Understanding which call-to-action (CTA) elements users interact with. For instance, if you’re not sure whether visitors engage with your site’s “Free Trial” or “Book a demo” buttons, you can use a click map to quickly compare clicks on both buttons.
Finding non-clickable elements that users are trying to click. These repeated clicks on non-interactive elements (called rage clicks) indicate confusion and frustration.
Move maps show you where users move their cursors. Again, the bright red spots mark the areas with the most movement activity. This is another aspect regarding Heat Mapping.
Move maps: bright red spots mark the areas with the most movement activity.
Tracking mouse movements with these heatmaps can help you:
Understand which parts of a landing page attract visitors’ attention. Studies have shown a correlation between mouse movements and eye gaze. That’s why many companies use mouse tracking as a cost-effective substitute to the more expensive eye tracking.
Find areas that distract or confuse visitors. If a move map shows frantic cursor activity in an area, it may be a sign that users are getting distracted or don’t know what they’re supposed to do.
Scroll maps show what share of visitors reach each part of your page, as you can see below.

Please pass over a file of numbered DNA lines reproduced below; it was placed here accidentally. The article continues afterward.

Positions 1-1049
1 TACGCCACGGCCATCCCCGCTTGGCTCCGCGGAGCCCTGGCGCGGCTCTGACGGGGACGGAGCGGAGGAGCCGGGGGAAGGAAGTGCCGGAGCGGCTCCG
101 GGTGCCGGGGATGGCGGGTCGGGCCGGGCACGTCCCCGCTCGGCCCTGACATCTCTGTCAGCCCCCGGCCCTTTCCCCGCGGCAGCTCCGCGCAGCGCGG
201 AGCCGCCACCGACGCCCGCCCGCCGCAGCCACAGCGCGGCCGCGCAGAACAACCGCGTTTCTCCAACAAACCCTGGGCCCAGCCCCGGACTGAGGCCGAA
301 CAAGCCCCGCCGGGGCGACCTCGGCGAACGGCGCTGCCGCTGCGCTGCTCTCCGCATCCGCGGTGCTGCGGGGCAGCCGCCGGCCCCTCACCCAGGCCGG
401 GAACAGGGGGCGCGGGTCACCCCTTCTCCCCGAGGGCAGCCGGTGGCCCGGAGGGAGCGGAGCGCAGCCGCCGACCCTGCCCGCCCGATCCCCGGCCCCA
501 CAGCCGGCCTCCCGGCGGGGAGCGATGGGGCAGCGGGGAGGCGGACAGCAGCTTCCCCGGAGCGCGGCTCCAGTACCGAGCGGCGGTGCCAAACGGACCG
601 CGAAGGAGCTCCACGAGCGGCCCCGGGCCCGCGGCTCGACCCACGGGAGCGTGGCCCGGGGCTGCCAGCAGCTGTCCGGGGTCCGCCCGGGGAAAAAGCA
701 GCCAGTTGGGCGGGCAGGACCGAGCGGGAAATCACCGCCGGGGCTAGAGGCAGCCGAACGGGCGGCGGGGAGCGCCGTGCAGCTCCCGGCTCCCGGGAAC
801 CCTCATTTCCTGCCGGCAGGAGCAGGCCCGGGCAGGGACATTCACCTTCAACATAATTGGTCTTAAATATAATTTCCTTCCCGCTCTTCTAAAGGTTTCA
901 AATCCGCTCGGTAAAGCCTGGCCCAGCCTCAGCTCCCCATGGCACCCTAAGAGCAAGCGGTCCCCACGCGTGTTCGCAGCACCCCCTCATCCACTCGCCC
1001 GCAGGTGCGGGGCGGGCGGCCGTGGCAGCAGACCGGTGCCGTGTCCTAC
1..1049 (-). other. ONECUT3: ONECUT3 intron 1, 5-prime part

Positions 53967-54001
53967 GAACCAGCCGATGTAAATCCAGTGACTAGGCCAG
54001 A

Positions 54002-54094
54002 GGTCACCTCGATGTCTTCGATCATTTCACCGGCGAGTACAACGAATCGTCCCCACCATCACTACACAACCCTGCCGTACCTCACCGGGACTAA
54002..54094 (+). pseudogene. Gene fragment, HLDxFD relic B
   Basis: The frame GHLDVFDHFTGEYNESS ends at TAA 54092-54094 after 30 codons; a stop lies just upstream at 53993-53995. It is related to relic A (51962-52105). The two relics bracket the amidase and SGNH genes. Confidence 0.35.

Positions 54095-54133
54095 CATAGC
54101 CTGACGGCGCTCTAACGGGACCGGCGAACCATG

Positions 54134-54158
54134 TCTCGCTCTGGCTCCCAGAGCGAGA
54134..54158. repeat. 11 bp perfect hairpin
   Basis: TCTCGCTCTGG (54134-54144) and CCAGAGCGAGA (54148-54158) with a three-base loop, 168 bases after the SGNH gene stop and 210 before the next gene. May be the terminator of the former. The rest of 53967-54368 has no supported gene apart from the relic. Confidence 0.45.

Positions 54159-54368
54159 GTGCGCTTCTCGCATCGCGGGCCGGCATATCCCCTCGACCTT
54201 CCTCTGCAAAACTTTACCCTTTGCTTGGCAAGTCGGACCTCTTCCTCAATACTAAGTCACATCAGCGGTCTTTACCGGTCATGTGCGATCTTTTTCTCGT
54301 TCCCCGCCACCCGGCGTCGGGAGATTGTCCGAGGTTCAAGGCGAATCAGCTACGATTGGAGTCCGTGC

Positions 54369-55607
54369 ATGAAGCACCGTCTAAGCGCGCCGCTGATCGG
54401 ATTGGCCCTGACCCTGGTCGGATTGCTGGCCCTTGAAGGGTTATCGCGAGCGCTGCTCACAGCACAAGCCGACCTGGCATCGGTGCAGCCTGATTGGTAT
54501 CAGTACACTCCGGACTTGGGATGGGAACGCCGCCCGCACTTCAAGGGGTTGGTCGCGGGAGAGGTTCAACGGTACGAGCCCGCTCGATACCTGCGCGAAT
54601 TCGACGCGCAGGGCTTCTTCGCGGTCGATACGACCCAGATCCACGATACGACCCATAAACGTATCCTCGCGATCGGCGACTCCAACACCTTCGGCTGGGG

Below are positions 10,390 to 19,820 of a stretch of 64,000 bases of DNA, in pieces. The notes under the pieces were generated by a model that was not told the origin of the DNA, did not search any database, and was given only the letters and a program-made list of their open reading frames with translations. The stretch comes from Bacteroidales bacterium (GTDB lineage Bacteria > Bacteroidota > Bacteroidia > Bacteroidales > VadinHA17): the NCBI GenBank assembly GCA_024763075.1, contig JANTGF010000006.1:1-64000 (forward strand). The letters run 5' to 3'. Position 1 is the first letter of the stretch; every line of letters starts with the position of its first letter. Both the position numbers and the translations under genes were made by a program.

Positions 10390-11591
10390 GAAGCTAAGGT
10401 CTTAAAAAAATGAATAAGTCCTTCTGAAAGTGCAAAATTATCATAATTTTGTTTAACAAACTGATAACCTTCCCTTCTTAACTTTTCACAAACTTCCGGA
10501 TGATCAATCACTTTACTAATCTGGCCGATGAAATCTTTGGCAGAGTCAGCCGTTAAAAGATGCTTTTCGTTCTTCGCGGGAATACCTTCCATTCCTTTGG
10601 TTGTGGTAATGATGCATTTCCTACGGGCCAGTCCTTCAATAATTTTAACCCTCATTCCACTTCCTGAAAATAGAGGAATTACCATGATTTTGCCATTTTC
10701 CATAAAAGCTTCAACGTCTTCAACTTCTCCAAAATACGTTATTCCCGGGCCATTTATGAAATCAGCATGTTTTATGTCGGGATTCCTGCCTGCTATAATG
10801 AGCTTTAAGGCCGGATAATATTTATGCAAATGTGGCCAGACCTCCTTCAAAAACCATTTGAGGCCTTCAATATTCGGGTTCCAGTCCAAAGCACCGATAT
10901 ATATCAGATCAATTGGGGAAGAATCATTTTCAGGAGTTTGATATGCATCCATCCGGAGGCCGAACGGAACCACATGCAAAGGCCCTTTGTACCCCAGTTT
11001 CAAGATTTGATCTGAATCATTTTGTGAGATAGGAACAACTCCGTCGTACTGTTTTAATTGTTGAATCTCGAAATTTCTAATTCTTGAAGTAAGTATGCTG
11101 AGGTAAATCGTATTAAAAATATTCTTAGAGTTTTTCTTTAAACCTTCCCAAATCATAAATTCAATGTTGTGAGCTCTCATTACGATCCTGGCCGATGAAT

Scroll maps: Heatmap example
Scroll maps make it easier to determine if certain elements are placed correctly by:
Showing you which part of a page most visitors see without scrolling (this is also called “above the fold”, borrowing a word from the newspaper industry). Since nearly all page visitors see the elements above the average fold, that’s the most valuable real estate on any given page. Make sure to put your essential value propositions, CTAs, and offers there.
Showing you what percentage of visitors reach each part of a page. As you go further down a page, the number of visitors gradually decreases. Scroll maps show you exactly what percentage of visitors remains at each point, so you can decide where to place elements that don’t qualify for above the fold placement.
Now that you know how heatmaps work, let’s look at two examples of companies using them to solve real issues.
How Sewio improved their clickthrough rate by 276% with scroll maps and click maps
Sewio manufactures and sells real-time locating systems. The company’s marketing team wanted to learn more about how people interacted with their site’s homepage, so they set up Smartlook and started analyzing heatmaps.
Their scroll maps and clicks maps revealed two key issues:
CTAs that were supposed to be above the fold actually appeared below the fold for many users.
Almost no one clicked on the buttons that led to client success stories.
Armed with these insights, Sewio’s team was able to redesign the homepage in a way that aligned with the goals they had for their website.
They moved their primary CTAs above the fold. They also updated the customer success stories section to make it more interesting and enticing for visitors.
Thanks to these changes, Sewio’s new homepage saw:
A 276% increase in the clickthrough rate of the “Go to store” button.
Over 3x more clicks on the links to client success stories.
An increase in average time on page from 4:01 to 4:29.
How Hookle saved 2 weeks of development time with heatmap analysis